I was so shocked and annoyed at his love for the ‘beauty of Vegas’ I had to prove to him again, Utah is most beautiful. He was convinced Vegas was the most beautiful part of the US (I know disturbing). So, on our way back I decided we needed a trip through Zion National Park. And, just as I had planned—Henok was once again convinced Utah is most beautiful. Zion is just the closest park—I actually think Bryce is more beautiful, Canyon Lands, Arches, and Goblin valley too. So—with that in mind I knew I had converted him to the fact that Utah is the most beautiful state in the union. J
Some of you are wondering about the American Wedding. It went well—just a small ring ceremony for family and a few friends then a reception. There were a few crazy moments, but it went well. If you know how to use YouTube—search for Jessica Tilahun. You will see two videos compliments of my cousin Brian. They show you some of the ceremony and a surprise we had involving the cake. Trust me it’s worth your time.
I do have one regret from the US trip, McDonalds. I let my husband try Mcdonalds and to my surprise he became addicted. I mean ADDICTED. He absolutely LOVED it. Not just a little, but A LOT. It became a very disturbing point for me. I mean, I’m an RD, a nutritionist!! I don’t even want to know how many quarter pounders with cheese he ate. It was awful. Luckily, he isn’t quite American and many times couldn’t finish his sandwich and for sure never finished the fries. He did discover ‘super size’ but only b/c he wanted more Coke not more fries. Overall, it was bad—very very bad. He knows it annoys me so he brings up how much he misses McDonalds pretty much daily. I am truly concerned for his welfare (health). If we ever move to the US what will I do?!?!? Really—how did I marry a meat loving, veggie hating, McDonalds loving man!?!? Eeek. (on a slightly better note. My sister-in-law Keiko is an incredible cook. She made some tofu for a family party and Henok liked it. There is hope).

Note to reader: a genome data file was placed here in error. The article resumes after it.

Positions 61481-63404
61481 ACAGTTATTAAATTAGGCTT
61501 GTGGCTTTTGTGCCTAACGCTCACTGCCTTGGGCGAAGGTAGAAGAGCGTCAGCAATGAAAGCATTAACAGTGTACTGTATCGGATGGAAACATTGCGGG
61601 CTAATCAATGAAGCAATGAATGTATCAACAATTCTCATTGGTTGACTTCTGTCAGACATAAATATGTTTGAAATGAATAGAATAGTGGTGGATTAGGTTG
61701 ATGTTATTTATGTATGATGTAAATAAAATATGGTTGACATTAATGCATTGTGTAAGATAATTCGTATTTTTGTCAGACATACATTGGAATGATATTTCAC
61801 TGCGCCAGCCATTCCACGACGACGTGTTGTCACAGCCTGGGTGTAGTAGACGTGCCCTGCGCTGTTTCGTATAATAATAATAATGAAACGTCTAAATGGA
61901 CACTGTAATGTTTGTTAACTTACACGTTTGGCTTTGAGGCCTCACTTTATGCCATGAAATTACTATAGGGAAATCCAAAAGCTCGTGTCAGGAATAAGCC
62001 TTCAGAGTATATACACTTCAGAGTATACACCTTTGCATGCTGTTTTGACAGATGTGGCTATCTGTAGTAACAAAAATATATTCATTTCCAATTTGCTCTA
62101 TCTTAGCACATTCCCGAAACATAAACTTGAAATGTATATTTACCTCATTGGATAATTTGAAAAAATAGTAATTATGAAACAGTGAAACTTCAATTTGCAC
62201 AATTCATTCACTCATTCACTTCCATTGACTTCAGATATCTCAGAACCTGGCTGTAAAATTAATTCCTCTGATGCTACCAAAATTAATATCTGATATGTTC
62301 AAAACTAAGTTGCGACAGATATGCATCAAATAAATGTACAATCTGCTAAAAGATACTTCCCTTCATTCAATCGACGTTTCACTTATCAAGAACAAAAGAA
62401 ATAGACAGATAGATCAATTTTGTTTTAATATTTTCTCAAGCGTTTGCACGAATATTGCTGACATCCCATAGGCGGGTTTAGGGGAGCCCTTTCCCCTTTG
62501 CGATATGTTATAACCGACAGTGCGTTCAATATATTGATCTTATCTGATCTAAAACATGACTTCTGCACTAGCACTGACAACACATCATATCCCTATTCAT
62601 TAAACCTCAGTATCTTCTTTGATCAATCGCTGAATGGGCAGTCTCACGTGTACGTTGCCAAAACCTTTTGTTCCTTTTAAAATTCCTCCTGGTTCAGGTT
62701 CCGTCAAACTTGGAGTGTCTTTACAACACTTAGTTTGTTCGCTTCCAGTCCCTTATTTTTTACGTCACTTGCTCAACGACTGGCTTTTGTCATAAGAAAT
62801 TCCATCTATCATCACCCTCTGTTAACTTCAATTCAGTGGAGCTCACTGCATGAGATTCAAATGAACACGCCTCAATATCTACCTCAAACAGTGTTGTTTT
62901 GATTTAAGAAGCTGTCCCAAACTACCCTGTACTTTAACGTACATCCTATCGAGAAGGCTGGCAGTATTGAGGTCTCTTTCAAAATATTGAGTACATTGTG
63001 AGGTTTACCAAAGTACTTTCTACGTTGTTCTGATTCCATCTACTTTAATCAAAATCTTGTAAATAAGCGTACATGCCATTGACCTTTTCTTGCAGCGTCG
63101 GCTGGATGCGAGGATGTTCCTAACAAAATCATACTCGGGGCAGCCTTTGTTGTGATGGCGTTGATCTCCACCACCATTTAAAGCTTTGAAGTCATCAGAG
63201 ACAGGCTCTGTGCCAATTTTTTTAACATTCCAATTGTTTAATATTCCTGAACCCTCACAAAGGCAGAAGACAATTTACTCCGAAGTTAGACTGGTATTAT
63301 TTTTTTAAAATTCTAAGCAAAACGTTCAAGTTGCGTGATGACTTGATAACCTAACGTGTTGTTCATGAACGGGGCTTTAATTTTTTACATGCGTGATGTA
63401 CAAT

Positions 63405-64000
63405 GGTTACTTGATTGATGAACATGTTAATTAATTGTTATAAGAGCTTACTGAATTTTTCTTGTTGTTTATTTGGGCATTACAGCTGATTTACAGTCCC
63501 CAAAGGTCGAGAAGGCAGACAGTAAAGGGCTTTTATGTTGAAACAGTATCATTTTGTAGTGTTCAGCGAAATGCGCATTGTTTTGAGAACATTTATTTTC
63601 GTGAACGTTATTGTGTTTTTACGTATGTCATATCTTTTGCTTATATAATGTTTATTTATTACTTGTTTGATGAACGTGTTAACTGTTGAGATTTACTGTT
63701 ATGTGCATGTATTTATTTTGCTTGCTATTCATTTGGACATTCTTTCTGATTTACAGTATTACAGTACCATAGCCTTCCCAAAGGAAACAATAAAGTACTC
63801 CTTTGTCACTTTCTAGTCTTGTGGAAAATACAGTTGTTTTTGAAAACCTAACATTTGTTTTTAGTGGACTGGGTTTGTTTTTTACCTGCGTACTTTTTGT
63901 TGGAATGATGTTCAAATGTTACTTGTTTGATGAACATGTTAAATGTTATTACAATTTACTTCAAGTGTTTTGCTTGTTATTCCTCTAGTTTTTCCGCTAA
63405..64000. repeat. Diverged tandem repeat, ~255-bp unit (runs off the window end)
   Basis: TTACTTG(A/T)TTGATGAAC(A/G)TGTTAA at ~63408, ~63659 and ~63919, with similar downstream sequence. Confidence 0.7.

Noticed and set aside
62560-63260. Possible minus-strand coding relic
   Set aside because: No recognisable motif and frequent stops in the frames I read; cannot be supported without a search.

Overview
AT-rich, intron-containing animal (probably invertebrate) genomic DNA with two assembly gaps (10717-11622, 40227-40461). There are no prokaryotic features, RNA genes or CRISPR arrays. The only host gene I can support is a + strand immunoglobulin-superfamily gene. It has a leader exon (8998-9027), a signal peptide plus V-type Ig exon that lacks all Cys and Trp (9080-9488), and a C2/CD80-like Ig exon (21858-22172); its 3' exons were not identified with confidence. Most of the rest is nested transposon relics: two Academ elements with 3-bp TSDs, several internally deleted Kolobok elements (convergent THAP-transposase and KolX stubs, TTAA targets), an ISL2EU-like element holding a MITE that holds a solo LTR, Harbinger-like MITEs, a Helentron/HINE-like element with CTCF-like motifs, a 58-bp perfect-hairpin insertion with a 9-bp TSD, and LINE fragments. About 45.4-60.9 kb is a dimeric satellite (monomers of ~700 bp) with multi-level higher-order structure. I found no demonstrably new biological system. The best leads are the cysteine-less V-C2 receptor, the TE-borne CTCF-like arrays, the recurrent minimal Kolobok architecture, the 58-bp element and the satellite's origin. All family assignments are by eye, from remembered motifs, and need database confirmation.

The return. Well—I ended up cutting my trip short to come back for a work opportunity. It is good in the long run, but just about killed Henok and I. I mean, we were apart while I was deported for 2 months!! But the almost 3 weeks we spent apart (me here him in DC with his family) about did us in. Who knew I would be such a newly-wed?!?! It’s been quite embarrassing for me. Embarrassing is the wrong word, I just don’t know what word to use. I’m going to say something bad or plain stupid if I continue on this topic, so I’ll leave it at.
I love Ethiopia—I’m back and loving it. There were a few bumps in the road on the return, but they have been smoothed out and I’m back in the swing of things in Addis. I do love it here. It is beautiful, not like Utah, but still gorgeous. I have to get out of the city once in a while—Entoto is my favorite place. It’s a monestary on top of the highest peak surrounding Addis. I love it up there.